After investigation, we have come to the conclusion that the Reading University Atheist, Humanist and Secularist Society acted in breach of the behavioural policy. It states; "Behaviour should be appropriate, RUSU member’s behaviour should be lawful and not cause offence to the local community or other RUSU members nor bring the reputation of the Union or University into disrepute”. I have attached the Reading University Atheist, Humanist and Secularist Society’s signed copy of the behavioural policy.

Whether it was the Reading University Atheist, Humanist and Secularist Society’s intention to cause offence has not been a consideration in the investigation. However, during our investigation, it became apparent that the Reading University Atheist, Humanist and Secularist Society committee members became aware of offence being caused at some point during the afternoon of the 3rd October, yet took the decision to continue to display the item in question.

Our decision is that the Reading University Atheist, Humanist and Secularist Society should be referred to a disciplinary panel.

You will be contacted by Richard Silcock (Chief Executive) or Ceri Jones (Vice President Democracy & Campaigns) with further details about the process and who will be invited to attend. Their email addresses are r.j.silcock@reading.ac.uk and vp.democracyandcampaigns@rusu.co.uk. Please find attached a copy of the disciplinary procedures.

This is the end of the involvement for myself and Kath Davey, Advice and Representation Manager.

Thank you for your co-operation during the investigation.

Yours sincerely

Kara Swift

Kara Swift
VP Academic Affairs

Here's the pusillanimous and unprincipled attitude of the RUSU and its sad ilk, offered in their own words: modern university students should not do anything to give offense, and if anyone claims offense, they should stop whatever they are doing immediately.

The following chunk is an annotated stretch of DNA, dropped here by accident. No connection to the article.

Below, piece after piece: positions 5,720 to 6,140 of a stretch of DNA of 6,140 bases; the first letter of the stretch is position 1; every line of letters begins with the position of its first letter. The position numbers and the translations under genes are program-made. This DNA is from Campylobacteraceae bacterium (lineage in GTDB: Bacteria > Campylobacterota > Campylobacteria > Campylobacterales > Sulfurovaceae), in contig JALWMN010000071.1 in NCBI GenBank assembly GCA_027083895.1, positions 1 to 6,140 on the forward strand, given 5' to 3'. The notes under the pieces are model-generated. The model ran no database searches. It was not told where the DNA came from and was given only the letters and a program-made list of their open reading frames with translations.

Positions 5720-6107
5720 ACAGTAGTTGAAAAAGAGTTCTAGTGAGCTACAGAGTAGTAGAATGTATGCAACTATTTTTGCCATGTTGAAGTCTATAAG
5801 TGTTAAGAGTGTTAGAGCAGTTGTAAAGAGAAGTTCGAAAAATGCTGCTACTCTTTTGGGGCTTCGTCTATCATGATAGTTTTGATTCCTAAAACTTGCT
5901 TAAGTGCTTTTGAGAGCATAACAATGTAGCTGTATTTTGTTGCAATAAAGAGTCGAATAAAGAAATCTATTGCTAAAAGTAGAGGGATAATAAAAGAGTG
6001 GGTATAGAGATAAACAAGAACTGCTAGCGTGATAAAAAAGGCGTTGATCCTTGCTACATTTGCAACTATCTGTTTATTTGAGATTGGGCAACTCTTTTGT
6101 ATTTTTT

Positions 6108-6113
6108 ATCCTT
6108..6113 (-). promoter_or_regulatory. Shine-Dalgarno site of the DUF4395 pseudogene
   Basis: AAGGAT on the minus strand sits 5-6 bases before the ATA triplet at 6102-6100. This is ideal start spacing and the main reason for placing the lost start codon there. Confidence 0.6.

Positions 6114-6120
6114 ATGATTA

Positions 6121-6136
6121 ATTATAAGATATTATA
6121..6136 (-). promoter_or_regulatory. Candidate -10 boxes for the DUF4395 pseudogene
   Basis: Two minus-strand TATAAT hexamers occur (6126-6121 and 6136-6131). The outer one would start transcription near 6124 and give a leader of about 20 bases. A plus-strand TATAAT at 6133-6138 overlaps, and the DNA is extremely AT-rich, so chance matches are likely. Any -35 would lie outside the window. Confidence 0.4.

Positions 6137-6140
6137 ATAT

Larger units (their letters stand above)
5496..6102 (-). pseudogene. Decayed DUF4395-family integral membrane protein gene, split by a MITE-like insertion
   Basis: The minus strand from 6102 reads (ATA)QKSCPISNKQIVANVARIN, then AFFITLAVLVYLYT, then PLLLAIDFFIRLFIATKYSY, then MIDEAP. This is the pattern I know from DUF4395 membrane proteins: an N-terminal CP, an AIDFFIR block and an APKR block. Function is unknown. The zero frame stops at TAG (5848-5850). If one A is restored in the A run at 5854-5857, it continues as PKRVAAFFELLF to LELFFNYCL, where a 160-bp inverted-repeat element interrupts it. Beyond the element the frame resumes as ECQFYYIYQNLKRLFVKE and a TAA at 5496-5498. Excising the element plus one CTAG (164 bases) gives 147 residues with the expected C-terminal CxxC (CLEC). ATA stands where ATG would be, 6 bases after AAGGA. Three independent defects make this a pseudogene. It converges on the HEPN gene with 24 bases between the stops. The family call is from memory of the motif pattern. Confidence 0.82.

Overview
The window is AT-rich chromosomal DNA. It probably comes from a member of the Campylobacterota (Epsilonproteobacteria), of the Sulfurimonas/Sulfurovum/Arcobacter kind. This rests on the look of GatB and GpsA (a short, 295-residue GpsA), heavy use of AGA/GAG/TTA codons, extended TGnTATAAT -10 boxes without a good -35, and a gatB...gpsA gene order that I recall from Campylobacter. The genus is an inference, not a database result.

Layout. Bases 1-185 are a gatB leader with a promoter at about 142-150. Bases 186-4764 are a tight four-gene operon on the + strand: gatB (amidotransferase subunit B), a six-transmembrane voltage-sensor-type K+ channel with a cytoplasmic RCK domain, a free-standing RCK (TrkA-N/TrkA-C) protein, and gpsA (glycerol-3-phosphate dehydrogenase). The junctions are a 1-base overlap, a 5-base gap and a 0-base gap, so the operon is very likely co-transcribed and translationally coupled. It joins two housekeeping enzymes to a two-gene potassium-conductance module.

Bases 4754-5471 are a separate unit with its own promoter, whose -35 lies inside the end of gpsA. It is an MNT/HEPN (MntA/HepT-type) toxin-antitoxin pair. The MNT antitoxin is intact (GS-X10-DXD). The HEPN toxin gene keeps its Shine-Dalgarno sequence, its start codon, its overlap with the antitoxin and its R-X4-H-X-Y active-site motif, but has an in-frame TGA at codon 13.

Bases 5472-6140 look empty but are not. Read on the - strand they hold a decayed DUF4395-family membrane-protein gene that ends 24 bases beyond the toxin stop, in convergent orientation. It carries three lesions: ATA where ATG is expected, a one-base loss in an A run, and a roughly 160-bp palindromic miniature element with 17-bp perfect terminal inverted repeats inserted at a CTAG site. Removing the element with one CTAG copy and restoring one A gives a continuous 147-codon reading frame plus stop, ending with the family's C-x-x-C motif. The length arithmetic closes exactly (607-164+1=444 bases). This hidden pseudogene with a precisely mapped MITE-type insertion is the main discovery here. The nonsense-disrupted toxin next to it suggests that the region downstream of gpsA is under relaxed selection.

Kara Swift, Kath Davey, Richard Silcock, and Ceri Jones are heir to great ideas forged in mighty minds. They are heirs to Shaw: "all great truths begin as blasphemies." They are heirs to Burke: "The true danger is when liberty is nibbled away, for expedience, and by parts." They are heirs to Orwell: "If liberty means anything at all, it means the right to tell people what they don’t want to hear.” But they reject that inheritance, choosing instead a life of petty bureaucratism and insipid, infantilizing "civility." Offered an opportunity to treat both speakers and listeners as adults, they treat them as children instead — children whose words must be curtailed until they do not offend even the most intolerant and overly sensitive child in the class.

A nation run by the Swifts, Daveys, Silcocks,and Joneses of the world will be weak and dull-witted and crabbed and pointless. Such people exist in every place; it's up to us whether we will put up with them or call them out. I prefer calling them out. So write about things like this. Help shine a light on the Swifts and Daveys and Silcocks and Joneses and their censorious twatwafflery. Write them and express yourself — in a civil and non-harassing manner, please.

Don't let idiocy like this go without comment, until it becomes the norm. Don't let your home become a place where the petty and the wicked use "blasphemy" and "offense" as an excuse to silence dissent. Fight back.

This is my rutabaga. His Name is Mo.

Don't hate him because he's beautiful.

There are many like him, but he is mine. He has never let me down, and in sharp contrast to the lot of you, he never will. I mean, until he rots.

I would like to take Mo on a trip. It's been 21 years since I lived in England; I thought I could take him there. But I have some concerns — and I'm not just talking about the TSA violating him.

In fact, I'm worried that I might be banned from some places in England if I bring Mo.

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United Kingdom Makes Sincere Attempt To Kick Assholes Off Internet

It's really not my intent to make this bash-the-UK week.

In my defense, they seem to be trolling me.

Dateline: Lancashire. A 19-year-old oaf named Michael Woods writes nasty and stupid things on the internet about the abduction and murder of five-year-old April Jones. For this — for the crime of sending a "message or other matter that is grossly offensive by means of a public electronic communications network" — he was arrested "for his own safety" and, after a guilty plea, sentenced to three months in jail by outraged authorites. What did he say?

Matthew Woods, 19, from Chorley, Lancashire, made derogatory posts about April and missing Madeleine McCann after getting the idea from Sickipedia, a website that "trades in sick jokes".